The select square (green) in the RAM grid is address 1294. gScore is an int, which uses 4 bytes of storage so the score is comprised of the bytes at 1294-1297, which is the green square and the 3 that follow it. The bytes that comprise the int are stored in the reverse order, so swap their order for the human readable value of 00001710, which matches the score shown at the bottom of the TIA Display (top-left of screenshot).

 

If I understand how the stack works, it builds from the end of RAM towards the C variable pool, so looking back at the Initial State of C RAM the lower section of the 13xx screenshot shows values that had been put onto the stack. All the 0s at the bottom of the 12xx screenshot and the top of the 13xx screenshot are unused RAM. After playing for a while, the State of C RAM looks like this:

blogentry-3056-0-52871100-1394063913.png blogentry-3056-0-46232300-1394063921.png

 

Since we can't (yet) step thru the ARM code while it's running, all we can do is look at the state of RAM after the ARM code has finished executing. It looks like the RAMs pretty well used, so it's entirely possible that the resizing glitches we've been seeing are caused by the C Variables and C Stack colliding.

 

One of the things I learned while working on Stay Frosty 2 was the RAM that's allocated for C usage can be changed by editing the file custom/src/custom.boot.lds. The default memory allocation looks like this:

/* LPC2103 memory areas */MEMORY{boot (RX) : ORIGIN = 0xc00 , LENGTH = 128 /* C-runtime booter */C_code (RX) : ORIGIN = 0xc80 , LENGTH = 21k /* space for C code */ram : ORIGIN = 0x40001e00, LENGTH = 512 /* free RAM (less stack space) */}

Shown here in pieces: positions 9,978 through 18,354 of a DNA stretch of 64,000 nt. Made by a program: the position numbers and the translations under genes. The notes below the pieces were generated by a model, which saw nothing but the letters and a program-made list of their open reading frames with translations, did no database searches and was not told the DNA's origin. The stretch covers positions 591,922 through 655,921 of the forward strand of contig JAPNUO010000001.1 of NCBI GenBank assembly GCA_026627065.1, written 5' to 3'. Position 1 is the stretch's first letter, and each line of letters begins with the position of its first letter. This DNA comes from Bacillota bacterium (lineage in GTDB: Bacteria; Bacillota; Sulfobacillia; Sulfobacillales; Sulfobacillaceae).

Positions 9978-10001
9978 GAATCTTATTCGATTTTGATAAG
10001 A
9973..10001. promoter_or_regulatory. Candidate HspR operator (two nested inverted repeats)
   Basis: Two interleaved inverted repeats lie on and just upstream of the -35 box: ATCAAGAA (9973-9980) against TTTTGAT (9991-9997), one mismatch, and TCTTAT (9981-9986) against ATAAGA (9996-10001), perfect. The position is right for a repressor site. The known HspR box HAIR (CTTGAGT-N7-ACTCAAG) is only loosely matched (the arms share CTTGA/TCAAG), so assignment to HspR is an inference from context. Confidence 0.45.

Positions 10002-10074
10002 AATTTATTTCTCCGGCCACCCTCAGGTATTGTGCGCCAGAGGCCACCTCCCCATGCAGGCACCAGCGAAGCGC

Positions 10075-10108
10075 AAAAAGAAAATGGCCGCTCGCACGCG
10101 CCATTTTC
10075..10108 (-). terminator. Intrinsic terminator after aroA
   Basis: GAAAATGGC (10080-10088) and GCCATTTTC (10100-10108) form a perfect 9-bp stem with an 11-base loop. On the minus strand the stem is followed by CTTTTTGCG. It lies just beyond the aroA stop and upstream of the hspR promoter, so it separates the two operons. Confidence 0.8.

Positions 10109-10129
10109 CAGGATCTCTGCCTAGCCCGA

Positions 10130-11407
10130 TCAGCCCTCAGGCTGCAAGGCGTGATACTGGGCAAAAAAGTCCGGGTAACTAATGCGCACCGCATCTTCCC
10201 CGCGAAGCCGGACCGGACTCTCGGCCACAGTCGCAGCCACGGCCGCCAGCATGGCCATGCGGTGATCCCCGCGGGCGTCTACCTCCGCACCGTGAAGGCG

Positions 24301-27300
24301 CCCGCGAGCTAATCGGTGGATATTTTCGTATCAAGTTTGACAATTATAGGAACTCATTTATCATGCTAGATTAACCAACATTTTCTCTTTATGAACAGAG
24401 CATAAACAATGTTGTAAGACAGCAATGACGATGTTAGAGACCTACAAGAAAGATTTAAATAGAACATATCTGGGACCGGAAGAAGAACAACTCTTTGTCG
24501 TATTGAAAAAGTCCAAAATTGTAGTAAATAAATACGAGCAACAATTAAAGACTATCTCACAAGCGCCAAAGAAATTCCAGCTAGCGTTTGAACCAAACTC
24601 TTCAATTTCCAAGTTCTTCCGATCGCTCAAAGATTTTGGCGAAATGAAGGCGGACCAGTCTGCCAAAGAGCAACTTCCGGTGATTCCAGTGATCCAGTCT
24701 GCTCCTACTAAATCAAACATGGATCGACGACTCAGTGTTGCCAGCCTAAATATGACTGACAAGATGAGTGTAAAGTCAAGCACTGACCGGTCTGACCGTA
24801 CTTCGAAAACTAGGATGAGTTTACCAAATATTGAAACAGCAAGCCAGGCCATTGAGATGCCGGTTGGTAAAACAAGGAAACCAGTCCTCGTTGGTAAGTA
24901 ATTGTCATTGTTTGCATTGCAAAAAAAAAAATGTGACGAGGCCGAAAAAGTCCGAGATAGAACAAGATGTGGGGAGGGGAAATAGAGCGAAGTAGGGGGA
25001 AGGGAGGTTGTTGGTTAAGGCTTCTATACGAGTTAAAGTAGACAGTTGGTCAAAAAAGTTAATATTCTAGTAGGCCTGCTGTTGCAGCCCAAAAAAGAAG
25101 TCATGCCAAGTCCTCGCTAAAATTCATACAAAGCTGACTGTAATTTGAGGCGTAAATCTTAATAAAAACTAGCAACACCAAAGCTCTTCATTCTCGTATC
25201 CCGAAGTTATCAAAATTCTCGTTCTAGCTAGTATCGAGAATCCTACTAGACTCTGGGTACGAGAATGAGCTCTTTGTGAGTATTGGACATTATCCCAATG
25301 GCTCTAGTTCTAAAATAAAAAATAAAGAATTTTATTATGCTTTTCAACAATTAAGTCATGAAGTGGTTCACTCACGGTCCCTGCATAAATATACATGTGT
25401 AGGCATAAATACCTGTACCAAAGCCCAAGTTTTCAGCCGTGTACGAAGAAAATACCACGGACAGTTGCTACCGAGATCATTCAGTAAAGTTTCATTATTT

In Stay Frosty 2 it looks like this:

/* LPC2103 memory areas */MEMORY{boot (RX) : ORIGIN = 0xc00 , LENGTH = 128 /* C-runtime booter */C_code (RX) : ORIGIN = 0xc80 , LENGTH = 21k /* space for C code */ram : ORIGIN = 0x40001c18, LENGTH = 1000 /* free RAM (less stack space) */}

If I page back in DPC+'s RAM display, it looks like I can change the starting point from 1200 to 1118 (due to alignment, the location needs to be a multiple of 4, so the value must end with the digit 0, 4, 8 or C), or 0x40001d18.

blogentry-3056-0-84254100-1394064310.png

 

to be safe I checked DASM's output and see that the last thing allocated in RAM is FlickerList2, which starts at 110a and is 24 bytes long so the C storage can start at 1124, or 0x40001d24. After making that change:

/* LPC2103 memory areas */MEMORY{boot (RX) : ORIGIN = 0xc00 , LENGTH = 128 /* C-runtime booter */C_code (RX) : ORIGIN = 0xc80 , LENGTH = 21k /* space for C code */ram : ORIGIN = 0x40001d24, LENGTH = 732 /* free RAM (less stack space) *//* ram : ORIGIN = 0x40001e00, LENGTH = 512 */ /* free RAM (less stack space) */}

the new initial state of C RAM state looks like this:

blogentry-3056-0-35966500-1394065237.png blogentry-3056-0-84789700-1394065242.png blogentry-3056-0-13506800-1394065248.png

 

And after playing the game for a while it looks like this: